With a stay at Pawleys Plantation Golf & Country Club in Pawleys Island, you'll be next to a golf course and close to Pawleys Plantation and Caledonia Golf and Fish Club. This golf hotel is within the region of Brookgreen Gardens and Rice Museum.
Make yourself at home in one of the air-conditioned rooms featuring refrigerators. Complimentary wireless Internet access keeps you connected, and cable programming is available for your entertainment. Bathrooms have complimentary toiletries and hair dryers. Conveniences include coffee/tea makers and washers/dryers, as well as phones with free local calls.
Rec, Spa, Premium Amenities
DonÃât miss out on the many recreational opportunities, including a fitness facility, a seasonal outdoor pool, and bicycles to rent.
Enjoy a satisfying meal at a restaurant serving guests of Pawleys Plantation Golf & Country Club. At the end of the day, relax with your favorite drink at a bar/lounge.
Business, Other Amenities
Featured amenities include a business center and air conditioning in public areas. Free parking is available onsite.
Visit Quigley's Pint & Plate for some true American comfort food smack dab in the middle of Pawleys Island's Pawleys Island.
Vegans love the healthy fare at Quigley's Pint & Plate.
Find time to peruse the wine list here — this restaurant offers a variety of drink options.
You won't need to get a sitter before heading to this restaurant — kids are more than welcome at this family-friendly establishment.
The large dining space at Quigley's Pint & Plate provides quick and easy seating options for large groups.
Come order a flavorful feast at Quigley's Pint & Plate, and sit outside if it's nice!
The dress code is strictly casual at Quigley's Pint & Plate, so come as you are (and as you are comfortable).
At this restaurant, you can work your arms a little. Pick up the food yourself and carry it out.
Quigley's Pint & Plate is known for serving great food, and they are able to serve it at your next event with their excellent catering.
Quigley's Pint & Plate is conveniently close to a parking lot.
Commute by bike to Quigley's Pint & Plate and find easy bike parking.
Treating yourself doesn't mean breaking the bank, come taste the great dishes Quigley's Pint & Plate has to offer.
If you're short on cash, take care of business with one of many major credit cards.
If you're more of an evening diner, you're in luck. Though all three meals are served, the restaurant's dinner menu will blow you away.
So when you're in the mood for some delicious American dishes, don't look further than Quigley's Pint & Plate.
For a classic American dish, head over to the casual establishment of Quigley's Pint & Plate.
Pawleys Island Tavern & Restaurant is a relaxed restaurant with an elegant decor and classic American dishes.
The bar at this restaurant is fully stocked, so pair your meal with a glass of wine or beer.
With its kid-friendly vibe, this restaurant is a great spot for families to chow down.
Your large group can all sit together at Pawleys Island Tavern & Restaurant.
Get online gratis thanks to Pawleys Island Tavern & Restaurant's complimentary wifi.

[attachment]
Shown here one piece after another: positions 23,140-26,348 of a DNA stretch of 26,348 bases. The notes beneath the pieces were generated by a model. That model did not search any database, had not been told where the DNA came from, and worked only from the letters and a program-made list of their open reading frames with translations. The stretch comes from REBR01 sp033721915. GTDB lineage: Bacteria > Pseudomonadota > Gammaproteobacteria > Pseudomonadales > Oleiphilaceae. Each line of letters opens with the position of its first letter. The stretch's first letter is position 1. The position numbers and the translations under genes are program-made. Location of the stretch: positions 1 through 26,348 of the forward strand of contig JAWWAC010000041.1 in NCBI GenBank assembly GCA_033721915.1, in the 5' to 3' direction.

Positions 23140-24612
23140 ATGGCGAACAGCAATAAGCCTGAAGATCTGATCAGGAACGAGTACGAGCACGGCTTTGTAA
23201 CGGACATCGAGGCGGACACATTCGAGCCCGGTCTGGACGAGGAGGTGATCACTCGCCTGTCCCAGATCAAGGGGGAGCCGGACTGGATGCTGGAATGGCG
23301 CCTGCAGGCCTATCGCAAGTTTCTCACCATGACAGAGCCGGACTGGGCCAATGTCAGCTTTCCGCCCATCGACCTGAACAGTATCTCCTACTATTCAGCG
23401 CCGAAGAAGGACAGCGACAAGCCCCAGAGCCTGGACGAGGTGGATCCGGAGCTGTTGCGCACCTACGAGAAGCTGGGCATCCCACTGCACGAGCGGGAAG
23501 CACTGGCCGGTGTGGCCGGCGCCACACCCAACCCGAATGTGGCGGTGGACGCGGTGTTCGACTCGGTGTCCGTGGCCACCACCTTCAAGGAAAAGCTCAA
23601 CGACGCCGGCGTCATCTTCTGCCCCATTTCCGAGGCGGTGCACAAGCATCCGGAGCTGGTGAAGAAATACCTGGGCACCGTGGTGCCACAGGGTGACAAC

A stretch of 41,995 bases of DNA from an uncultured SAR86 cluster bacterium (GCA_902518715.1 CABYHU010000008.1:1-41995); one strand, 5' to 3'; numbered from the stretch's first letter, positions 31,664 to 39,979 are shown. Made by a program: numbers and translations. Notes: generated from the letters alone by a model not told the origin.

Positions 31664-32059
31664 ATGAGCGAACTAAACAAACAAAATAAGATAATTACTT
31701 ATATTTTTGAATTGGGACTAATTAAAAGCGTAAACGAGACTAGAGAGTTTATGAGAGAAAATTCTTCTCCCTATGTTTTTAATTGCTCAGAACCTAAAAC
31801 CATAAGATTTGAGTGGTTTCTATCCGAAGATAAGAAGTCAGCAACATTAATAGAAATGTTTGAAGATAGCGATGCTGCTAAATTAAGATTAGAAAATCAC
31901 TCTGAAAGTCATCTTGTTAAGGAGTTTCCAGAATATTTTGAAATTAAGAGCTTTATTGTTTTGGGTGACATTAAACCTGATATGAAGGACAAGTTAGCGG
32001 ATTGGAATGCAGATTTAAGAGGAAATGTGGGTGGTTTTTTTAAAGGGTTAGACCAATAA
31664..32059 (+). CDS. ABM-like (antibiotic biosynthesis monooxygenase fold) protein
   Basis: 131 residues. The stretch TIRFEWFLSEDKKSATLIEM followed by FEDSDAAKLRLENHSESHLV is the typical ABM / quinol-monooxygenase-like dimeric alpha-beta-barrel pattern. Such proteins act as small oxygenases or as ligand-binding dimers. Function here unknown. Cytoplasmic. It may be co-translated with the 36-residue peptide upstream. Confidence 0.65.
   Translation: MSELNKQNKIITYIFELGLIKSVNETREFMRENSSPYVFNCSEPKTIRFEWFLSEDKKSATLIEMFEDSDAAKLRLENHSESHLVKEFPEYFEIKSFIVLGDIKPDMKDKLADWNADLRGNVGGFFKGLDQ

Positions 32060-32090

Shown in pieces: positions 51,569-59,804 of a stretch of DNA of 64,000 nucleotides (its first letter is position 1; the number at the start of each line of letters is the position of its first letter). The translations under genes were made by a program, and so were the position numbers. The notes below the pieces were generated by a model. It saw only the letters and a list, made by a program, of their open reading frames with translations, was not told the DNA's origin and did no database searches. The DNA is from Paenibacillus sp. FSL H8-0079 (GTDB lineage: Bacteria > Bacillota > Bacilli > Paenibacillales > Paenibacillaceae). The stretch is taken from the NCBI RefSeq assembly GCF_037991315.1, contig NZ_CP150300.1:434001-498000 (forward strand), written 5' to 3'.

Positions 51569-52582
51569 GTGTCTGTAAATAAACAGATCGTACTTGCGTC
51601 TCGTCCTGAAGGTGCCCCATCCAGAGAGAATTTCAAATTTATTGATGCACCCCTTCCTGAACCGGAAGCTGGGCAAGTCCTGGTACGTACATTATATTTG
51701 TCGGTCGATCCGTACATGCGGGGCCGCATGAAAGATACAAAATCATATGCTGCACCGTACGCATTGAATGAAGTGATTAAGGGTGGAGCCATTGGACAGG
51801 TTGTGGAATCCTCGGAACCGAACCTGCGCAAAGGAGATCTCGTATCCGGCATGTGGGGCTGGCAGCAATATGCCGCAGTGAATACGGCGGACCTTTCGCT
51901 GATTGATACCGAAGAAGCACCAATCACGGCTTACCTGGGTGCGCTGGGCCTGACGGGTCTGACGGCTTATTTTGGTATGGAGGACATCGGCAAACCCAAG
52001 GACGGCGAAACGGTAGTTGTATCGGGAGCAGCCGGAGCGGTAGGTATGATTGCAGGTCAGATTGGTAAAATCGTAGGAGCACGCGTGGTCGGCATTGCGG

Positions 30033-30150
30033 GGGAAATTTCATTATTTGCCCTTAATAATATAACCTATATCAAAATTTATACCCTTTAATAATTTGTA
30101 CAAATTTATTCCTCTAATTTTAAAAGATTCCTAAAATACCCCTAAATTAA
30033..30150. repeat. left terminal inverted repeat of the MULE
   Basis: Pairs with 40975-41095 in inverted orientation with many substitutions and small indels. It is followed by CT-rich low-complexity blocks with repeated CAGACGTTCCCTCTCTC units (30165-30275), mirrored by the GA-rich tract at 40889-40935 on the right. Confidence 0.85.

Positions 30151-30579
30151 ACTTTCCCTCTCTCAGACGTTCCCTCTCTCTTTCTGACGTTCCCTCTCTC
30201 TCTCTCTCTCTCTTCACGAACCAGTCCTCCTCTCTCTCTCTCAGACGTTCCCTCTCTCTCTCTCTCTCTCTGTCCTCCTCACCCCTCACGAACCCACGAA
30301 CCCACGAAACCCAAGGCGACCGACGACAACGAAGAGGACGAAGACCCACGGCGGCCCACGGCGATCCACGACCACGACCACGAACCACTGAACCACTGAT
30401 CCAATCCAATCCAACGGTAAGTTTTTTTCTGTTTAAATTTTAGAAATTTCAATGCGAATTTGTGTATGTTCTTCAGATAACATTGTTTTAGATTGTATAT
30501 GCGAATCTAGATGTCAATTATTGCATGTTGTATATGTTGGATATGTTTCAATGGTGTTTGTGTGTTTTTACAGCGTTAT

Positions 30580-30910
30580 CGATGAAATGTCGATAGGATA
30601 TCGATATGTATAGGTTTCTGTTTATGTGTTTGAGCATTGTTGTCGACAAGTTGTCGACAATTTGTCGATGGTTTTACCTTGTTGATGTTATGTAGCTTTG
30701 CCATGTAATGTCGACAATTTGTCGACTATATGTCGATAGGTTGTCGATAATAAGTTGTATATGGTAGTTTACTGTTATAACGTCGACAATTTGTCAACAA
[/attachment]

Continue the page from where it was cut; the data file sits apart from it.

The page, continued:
Wanna soak up the sun? Come grab a bite at Pawleys Island Tavern & Restaurant and sit out on their gorgeous patio.
The restaurant's background buzz is a bit loud, so those seeking low-key conversation are advised to dine elsewhere.
Take it nice and easy at Pawleys Island Tavern & Restaurant, where casual dress is the rule of the day.
The food is prepared and packaged, just waiting for your pickup.
Looking for something delicious to serve at your next party? Pawleys Island Tavern & Restaurant also offers catering.
If you're driving, be sure to take advantage of the nearby lot.
Cyclists are in luck. Pawleys Island Tavern & Restaurant provides bike parking.
You'll typically spend about $30 per person to dine at Pawleys Island Tavern & Restaurant, so plan your budget accordingly.
Chow down on breakfast, lunch, or dinner fare at Pawleys Island Tavern & Restaurant — they're open for all three meals.
You'll definitely want to reconsider going anywhere else when the food at Pawleys Island Tavern & Restaurant tastes like pure heaven!
Find all your favorite cuts of beef cooked to perfection at Dead Dog Saloon — this steakhouse didn't earn rave reviews for nothing.
Pair your entree with a glass of wine or draft beer — this restaurant has a fully-stocked bar to complement your meal.
Tots and tykes will be right at home at this restaurant with its kid-approved food and ambience.
At Dead Dog Saloon, your large or small group can be seated quickly and comfortably.
Make the most of the warm summer months by dining outdoors in Dead Dog Saloon's beautiful outdoor seating area.
Bring your favorite furball along to Dead Dog Saloon — it has a dog-friendly policy and keeps its doors open to pooches.
Dead Dog Saloon's dress code is casual — diners are welcome to dress up (or down) to their comfort level.
Bring the Dead Dog Saloon's great food to your place.
No time to sit down? No worries! This restaurant offers a take out option so you can grab your food on the go.
Diners can take full advantage of the free parking in the lot next to Dead Dog Saloon.
Commute by bike to Dead Dog Saloon and find easy bike parking.
Dead Dog Saloon serves breakfast, lunch, and dinner, so stop by whenever is most convenient for you.
So when you're looking for the perfect blend of flavor and familiarity, the star-studded fare at Dead Dog Saloon is sure to hit the spot.
Put a twist on the tried-and-true steak dinner with a wide selection of sides and styles at Dead Dog Saloon.
Fresh from the oven every time, the insanely-cheesy slices at Chicago Pizza have visitors hooked on five-star reviews.
Healthy eaters will love Chicago Pizza's fresh selections, including a number of gluten-free options.
The drink list at this pizzeria has everything you need to complete your meal (and your night out).
Bring the whole family to this pizzeria, where kiddos are welcomed with open arms.
Chicago Pizza's guests are no strangers to casual clothing, and sneakers are spotted around every corner.
Prefer to dine from the comfort of your own couch? Swing by this pizzeria for carryout, or have them come to you with delivery.
Catering services are also available.
Don't waste time on public transportation! Bring your own wheels to the pizzeria and easily park nearby.
Prices are affordable, with a typical meal running under $30.
Breakfast, lunch, and dinner are all served at the pizzeria, but reviewers rate the dinner menu the highest.
For talk-of-the-town pizza, Chicago Pizza is your pizzeria. Stop by for a slice or two and judge the ratings for yourself.
So bring your appetite to Chicago Pizza. This no-muss, no-fuss pizza joint comes with rave reviews.